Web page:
The Colorful Apocalypse: Journeys in Outsider Art. by Greg Bottoms. The Reverend Howard Finster was twenty feet tall, suspended in darkness. With his prodigious gift for conversation and quietly observant storytelling, Bottoms draws us into the worlds of such figures as William Thomas Thompson, a handicapped ex-millionaire who painted a 300-foot version of the book of Revelation; Norbert Kox, an ex-member of the Outlaws biker gang who now lives as a recluse in rural Wisconsin and paints apocalyptic visual parables; and. Myrtice West, who began painting to express the revelatory visions she had after her daughter was brutally murdered.

The Reverend Howard Finster was twenty feet tall, suspended in darkness. Or so he appeared in the documentary film that introduced a teenaged Greg Bottoms to the renowned outsider artist whose death would help inspire him, fourteen years later, to travel the country.

Author: Greg Bottoms Title: The colorful apocalypse : journeys in outsider art Publisher: University Of Chicago Press Publication Date: 6/12/2015 ISBN: 9780226066875 Paperback (English). Generate PDF. Sponsors. The H-Net Book Channel. About the H-Net Book Channel. Feeding the Elephant: A Forum on Scholarly Communications. All Feeding the Elephant Posts. Browse All Categories.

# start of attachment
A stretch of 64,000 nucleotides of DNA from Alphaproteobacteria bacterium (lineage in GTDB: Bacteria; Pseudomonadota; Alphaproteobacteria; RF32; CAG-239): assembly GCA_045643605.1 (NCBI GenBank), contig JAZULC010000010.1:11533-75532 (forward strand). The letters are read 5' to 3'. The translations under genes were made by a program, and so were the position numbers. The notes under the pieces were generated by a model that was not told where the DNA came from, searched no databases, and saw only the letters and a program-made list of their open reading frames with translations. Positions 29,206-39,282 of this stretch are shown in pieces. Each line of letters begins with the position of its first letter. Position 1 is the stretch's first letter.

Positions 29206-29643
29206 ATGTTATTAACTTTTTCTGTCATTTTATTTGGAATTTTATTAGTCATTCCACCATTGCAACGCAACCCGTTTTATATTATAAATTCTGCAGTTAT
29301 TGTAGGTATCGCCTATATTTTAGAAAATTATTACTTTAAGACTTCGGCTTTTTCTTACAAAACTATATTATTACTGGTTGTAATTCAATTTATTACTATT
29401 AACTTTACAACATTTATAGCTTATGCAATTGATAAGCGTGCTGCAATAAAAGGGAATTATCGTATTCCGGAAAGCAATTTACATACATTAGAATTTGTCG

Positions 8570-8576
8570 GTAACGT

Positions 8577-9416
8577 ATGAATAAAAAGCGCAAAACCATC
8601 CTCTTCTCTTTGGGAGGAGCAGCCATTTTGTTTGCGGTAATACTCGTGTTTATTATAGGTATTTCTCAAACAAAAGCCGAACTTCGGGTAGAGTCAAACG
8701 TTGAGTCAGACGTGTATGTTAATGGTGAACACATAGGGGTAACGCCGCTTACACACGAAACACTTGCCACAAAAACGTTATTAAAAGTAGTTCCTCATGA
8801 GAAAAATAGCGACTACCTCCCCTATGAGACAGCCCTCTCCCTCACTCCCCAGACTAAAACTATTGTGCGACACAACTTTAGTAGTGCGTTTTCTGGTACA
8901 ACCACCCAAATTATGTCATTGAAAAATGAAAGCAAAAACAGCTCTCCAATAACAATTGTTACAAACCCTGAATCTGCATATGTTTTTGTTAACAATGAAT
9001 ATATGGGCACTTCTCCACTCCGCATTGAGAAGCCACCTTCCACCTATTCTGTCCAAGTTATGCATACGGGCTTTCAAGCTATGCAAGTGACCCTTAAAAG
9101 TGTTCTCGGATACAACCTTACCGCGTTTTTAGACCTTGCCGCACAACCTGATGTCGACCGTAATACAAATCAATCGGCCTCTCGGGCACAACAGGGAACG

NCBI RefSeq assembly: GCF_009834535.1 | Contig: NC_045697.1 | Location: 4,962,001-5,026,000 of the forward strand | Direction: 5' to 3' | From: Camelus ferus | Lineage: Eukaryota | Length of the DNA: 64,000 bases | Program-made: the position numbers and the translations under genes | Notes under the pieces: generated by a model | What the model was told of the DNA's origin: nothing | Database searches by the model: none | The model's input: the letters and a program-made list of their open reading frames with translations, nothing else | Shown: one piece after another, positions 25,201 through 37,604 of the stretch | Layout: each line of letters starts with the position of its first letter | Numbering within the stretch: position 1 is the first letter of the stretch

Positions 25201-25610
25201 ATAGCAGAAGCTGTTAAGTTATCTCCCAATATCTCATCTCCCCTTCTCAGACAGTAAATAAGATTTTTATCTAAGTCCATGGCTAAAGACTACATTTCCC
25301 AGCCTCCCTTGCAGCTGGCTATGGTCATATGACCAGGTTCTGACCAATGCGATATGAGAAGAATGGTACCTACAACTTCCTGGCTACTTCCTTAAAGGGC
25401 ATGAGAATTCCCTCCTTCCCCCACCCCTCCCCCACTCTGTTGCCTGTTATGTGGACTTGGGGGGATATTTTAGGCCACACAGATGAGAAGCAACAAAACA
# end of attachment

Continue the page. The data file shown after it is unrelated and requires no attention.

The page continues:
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Bottoms, Greg (2011). Duponis janine dupont arts court at duponis. com Archived 5 April 2005 at the Wayback Machine at ww. uponis. The Colorful Apocalypse: Journeys in Outsider Art. ReadHowYouWant. p. 74. ISBN 9781459614321. "August Natterer, 1868–1933 – UK Disability History Month". Retrieved 2 January 2020. The outcomes of their epiphanies are seldom benign: paintings that are hellfire sermons brim with dead babies, Satanic brides, and world-destroying conspiracies